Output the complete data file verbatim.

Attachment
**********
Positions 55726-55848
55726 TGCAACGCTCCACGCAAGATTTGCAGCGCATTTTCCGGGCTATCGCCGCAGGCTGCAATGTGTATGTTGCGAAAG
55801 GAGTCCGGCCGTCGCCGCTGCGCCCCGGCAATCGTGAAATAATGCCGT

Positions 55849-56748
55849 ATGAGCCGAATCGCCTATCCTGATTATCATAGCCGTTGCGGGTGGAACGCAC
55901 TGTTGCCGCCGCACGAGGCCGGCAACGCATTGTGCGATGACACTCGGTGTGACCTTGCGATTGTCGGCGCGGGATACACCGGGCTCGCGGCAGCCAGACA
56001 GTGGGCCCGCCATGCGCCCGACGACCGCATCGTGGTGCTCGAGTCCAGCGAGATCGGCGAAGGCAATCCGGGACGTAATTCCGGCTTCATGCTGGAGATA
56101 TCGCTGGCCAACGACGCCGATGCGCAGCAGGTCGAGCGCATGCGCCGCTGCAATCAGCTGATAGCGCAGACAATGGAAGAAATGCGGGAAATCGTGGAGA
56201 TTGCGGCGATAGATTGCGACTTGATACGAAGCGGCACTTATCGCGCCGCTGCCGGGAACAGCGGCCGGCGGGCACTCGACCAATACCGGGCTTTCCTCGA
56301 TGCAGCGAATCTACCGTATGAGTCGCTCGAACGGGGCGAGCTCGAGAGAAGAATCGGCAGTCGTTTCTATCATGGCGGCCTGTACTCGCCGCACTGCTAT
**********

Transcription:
Positions 55726-55848
55726 TGCAACGCTCCACGCAAGATTTGCAGCGCATTTTCCGGGCTATCGCCGCAGGCTGCAATGTGTATGTTGCGAAAG
55801 GAGTCCGGCCGTCGCCGCTGCGCCCCGGCAATCGTGAAATAATGCCGT

Positions 55849-56748
55849 ATGAGCCGAATCGCCTATCCTGATTATCATAGCCGTTGCGGGTGGAACGCAC
55901 TGTTGCCGCCGCACGAGGCCGGCAACGCATTGTGCGATGACACTCGGTGTGACCTTGCGATTGTCGGCGCGGGATACACCGGGCTCGCGGCAGCCAGACA
56001 GTGGGCCCGCCATGCGCCCGACGACCGCATCGTGGTGCTCGAGTCCAGCGAGATCGGCGAAGGCAATCCGGGACGTAATTCCGGCTTCATGCTGGAGATA
56101 TCGCTGGCCAACGACGCCGATGCGCAGCAGGTCGAGCGCATGCGCCGCTGCAATCAGCTGATAGCGCAGACAATGGAAGAAATGCGGGAAATCGTGGAGA
56201 TTGCGGCGATAGATTGCGACTTGATACGAAGCGGCACTTATCGCGCCGCTGCCGGGAACAGCGGCCGGCGGGCACTCGACCAATACCGGGCTTTCCTCGA
56301 TGCAGCGAATCTACCGTATGAGTCGCTCGAACGGGGCGAGCTCGAGAGAAGAATCGGCAGTCGTTTCTATCATGGCGGCCTGTACTCGCCGCACTGCTAT